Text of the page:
Isaac Chamberlain claims he thought he was going to get “killed” as he gave a rare insight into what it is like training at Oleksandr Usyk’s gym. Up until the recent Russian invasion of Ukraine, Usyk trained out of his country’s Olympic institute of which little is known.
Chamberlain was brought in to spar ‘The Cat’ for two camps at Usyk’s former headquarters and gave an eerie recollection of his journey to the isolated facility. Speaking to iD Boxing, he said: “Literally in the middle of nowhere, it was weird I thought I started seeing animals and stuff. It was literally in the middle of nowhere. I remember we got into the car from the airport and drove for like two hours with no streetlights and I was thinking we’re gonna get killed here bruv.”
Chamberlain boxes Chris Billam-Smith this weekend in Bournemouth for the local man’s European and Commonwealth cruiserweight titles. The Brixton boxer is currently 14-1 with the sole blemish of his career coming against current WBO world champion Lawrence Okolie.
Throughout his career, Chamberlain has always looked for the best possible sparring and has shared the ring with Deontay Wilder, Anthony Joshua, and of course Usyk. Speaking about his rounds with the latter, he continued: “He’s a master boxer, he’s very, very good, very, very good, he’s like we’re playing chess together because obviously I had very fast hands so they brought we back again and again and they wanted to bring me back again but I was like ‘I can’t really do that right now.’”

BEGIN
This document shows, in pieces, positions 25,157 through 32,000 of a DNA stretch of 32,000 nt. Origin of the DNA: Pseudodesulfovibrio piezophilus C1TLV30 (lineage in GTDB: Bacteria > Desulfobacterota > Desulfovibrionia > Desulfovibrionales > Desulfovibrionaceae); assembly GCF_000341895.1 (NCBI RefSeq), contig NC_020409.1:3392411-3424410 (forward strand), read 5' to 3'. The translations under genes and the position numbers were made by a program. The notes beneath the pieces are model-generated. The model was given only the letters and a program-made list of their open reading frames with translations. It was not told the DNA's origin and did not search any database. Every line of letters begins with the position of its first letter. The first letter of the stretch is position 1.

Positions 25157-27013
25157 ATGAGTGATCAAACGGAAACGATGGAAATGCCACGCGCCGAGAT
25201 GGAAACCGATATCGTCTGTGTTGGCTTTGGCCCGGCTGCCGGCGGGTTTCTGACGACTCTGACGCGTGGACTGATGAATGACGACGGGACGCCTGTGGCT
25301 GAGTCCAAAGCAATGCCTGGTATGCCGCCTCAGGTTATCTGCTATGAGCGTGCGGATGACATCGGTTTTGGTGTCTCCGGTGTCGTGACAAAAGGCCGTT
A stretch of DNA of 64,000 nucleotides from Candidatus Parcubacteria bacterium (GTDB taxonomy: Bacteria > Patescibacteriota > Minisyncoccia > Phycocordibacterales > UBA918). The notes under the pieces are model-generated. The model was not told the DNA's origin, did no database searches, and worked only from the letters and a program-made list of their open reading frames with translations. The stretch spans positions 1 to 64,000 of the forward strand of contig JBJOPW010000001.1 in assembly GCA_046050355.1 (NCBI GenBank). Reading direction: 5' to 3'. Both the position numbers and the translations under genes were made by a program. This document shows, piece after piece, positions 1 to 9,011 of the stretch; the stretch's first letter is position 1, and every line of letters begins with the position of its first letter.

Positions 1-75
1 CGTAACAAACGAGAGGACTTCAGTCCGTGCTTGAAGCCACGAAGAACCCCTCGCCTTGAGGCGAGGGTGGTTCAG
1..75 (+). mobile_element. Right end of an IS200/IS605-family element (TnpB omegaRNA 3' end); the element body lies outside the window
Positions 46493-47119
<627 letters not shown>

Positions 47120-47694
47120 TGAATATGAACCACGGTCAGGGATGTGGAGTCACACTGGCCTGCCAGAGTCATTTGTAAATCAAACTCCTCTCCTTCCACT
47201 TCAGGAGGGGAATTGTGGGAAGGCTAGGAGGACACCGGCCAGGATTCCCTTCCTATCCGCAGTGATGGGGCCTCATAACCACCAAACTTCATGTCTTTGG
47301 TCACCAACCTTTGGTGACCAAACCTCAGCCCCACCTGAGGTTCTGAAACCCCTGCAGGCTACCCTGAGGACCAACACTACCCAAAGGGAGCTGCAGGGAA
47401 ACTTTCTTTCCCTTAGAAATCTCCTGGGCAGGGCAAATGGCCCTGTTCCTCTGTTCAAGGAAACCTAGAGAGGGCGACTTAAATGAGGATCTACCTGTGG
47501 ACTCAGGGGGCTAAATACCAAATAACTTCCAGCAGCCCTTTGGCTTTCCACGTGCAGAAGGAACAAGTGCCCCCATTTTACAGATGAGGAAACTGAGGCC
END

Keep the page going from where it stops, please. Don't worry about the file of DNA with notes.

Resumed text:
He said: “He [Amanzholov] says there are days when Usyk goes to war with him. It’s not easy to hurt Nursultan but he’s been on the receiving end a few times. But a lot of his heavyweights have been sent back home, if they can’t stay in camp. They can’t keep up.”
Ali added: “He said as soon as [Usyk] came back from Jeddah, from the press conference, the day he arrived back, he phoned up Nursultan who was sitting in his hotel and said to him, ‘I want you sparring today.’ Literally got off the plane and started sparring straightaway and [Amanzholov] said he was in a foul mood. He was in a really angry mood, wanted to go to war.